To fight against this “scourge” which is worrying and given the “significant resurgence” of bedbugs, the first deputy at Paris City Hall announced, Friday September 29 on Franceinfohis desire to integrate “to the home insurance contract” the risk of being infested by bedbugs.
Given the high cost of pest control treatments, many households simply refuse to be treated. “It’s too expensive, so people give up treating their apartment and once their apartment is infested, it contaminates neighboring apartments”underlines Emmanuel Grégoire.
The deputy wishes, more broadly, “the clarification of who has responsibility between the tenant and the owner and initiating a dialogue with the insurers because we really need to remove this financial constraint which means that many people do not treat and that ends up contaminating the neighbors”.
Paris City Hall had already questioned the government on the subject, Thursday September 28, in a letter addressed directly to Elisabeth Borne. “Bed bugs are a public health problem and should be reported as such. The State must urgently bring together all the stakeholders concerned in order to deploy an action plan commensurate with this scourge as the whole of France prepares to host the Olympic and Paralympic Games in 2024.”writes Emmanuel Grégoire, first deputy to the mayor, Anne Hildago.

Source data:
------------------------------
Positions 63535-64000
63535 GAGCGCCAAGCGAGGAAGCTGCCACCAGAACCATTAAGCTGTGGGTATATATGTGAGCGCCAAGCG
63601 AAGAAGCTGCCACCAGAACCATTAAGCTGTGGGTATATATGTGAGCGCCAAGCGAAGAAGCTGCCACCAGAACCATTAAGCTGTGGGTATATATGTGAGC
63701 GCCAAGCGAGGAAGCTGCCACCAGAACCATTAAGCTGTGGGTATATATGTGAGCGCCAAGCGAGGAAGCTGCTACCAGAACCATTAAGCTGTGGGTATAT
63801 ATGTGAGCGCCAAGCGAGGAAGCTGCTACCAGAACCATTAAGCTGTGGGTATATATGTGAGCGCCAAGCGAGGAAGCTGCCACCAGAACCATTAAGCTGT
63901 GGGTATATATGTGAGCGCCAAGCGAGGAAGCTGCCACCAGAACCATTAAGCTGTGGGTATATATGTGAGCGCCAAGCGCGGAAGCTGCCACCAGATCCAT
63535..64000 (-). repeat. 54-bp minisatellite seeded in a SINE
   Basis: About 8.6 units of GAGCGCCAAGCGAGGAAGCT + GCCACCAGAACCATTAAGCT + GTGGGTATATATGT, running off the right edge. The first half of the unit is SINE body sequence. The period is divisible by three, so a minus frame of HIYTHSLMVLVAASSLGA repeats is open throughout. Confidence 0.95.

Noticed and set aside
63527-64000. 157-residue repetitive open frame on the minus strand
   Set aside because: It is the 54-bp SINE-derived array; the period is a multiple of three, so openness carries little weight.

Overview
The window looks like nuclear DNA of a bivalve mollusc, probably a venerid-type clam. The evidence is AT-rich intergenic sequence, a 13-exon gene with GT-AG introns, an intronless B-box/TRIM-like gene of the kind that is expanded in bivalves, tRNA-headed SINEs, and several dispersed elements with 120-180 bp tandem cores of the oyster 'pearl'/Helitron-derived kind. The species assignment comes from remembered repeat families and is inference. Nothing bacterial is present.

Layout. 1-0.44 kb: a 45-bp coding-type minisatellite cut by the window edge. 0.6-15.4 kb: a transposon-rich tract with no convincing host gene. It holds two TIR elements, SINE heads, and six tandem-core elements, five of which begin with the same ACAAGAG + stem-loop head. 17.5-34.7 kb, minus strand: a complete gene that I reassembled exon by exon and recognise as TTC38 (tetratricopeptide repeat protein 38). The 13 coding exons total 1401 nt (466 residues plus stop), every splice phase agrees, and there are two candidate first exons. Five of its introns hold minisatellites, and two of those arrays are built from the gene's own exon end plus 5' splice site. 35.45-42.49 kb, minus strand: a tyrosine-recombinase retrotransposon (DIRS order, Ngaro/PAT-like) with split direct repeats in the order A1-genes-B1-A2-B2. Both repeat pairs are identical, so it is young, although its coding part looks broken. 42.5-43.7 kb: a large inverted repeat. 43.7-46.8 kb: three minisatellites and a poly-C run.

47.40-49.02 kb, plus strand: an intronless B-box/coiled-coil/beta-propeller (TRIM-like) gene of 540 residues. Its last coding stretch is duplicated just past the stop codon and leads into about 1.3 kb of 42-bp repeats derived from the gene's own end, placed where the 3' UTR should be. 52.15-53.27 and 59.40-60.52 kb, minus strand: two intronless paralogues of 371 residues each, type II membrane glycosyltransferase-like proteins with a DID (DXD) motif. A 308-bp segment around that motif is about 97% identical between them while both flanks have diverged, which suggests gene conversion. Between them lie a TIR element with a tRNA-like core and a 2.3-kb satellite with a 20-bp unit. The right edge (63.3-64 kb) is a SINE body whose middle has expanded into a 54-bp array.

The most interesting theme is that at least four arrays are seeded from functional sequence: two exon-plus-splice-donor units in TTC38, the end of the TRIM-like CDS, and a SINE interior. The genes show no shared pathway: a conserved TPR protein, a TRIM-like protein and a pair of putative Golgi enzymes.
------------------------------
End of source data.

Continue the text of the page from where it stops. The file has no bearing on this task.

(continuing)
He also calls for the organization of “basics of pest control” and that the regional health agency “implements a mandatory declaration mechanism and supports individuals with financial support” or “the psychological risk after such an infestation is taken care of”.
On X (formerly Twitter), the Minister for Transport, Clément Beaune, announced Friday that he would bring together transport operators next week to coordinate a counter-offensive against bedbugs, reported in recent weeks on trains and in the Paris metro . “ To inform on the actions undertaken and act more to serve travelers. To reassure and protect »he wrote.
11% of French households affected, according to ANSES
In recent weeks, users of several public places in the Paris region, such as the waiting area at Roissy airport, have denounced the presence of these insects.
These small insects the size of an apple seed, which feed at night, mainly on human blood, most often hide in mattresses and box springs and are carried in clothing and luggage.
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Disappeared from daily life in the 1950s, these insects have made a comeback over the past thirty years in many developed countries thanks to increasingly nomadic lifestyles and consumption favoring second-hand purchases. and increasing resistance to insecticides.
Bedbugs affect 11% of French households, regardless of their social background, according to a report from the National Agency for Food, Environmental and Occupational Health Safety (ANSES), published in July.
Pests cost 230 million euros per year to households struggling to get rid of them, and 83 million in health expenses, notes ANSES.
If skin lesions are the most frequent manifestations following bedbug bites, the infestation can lead to various psychological or even psychiatric consequences (sleep disorders, anxiety, feeling of panic) for the people concerned, notes the report. .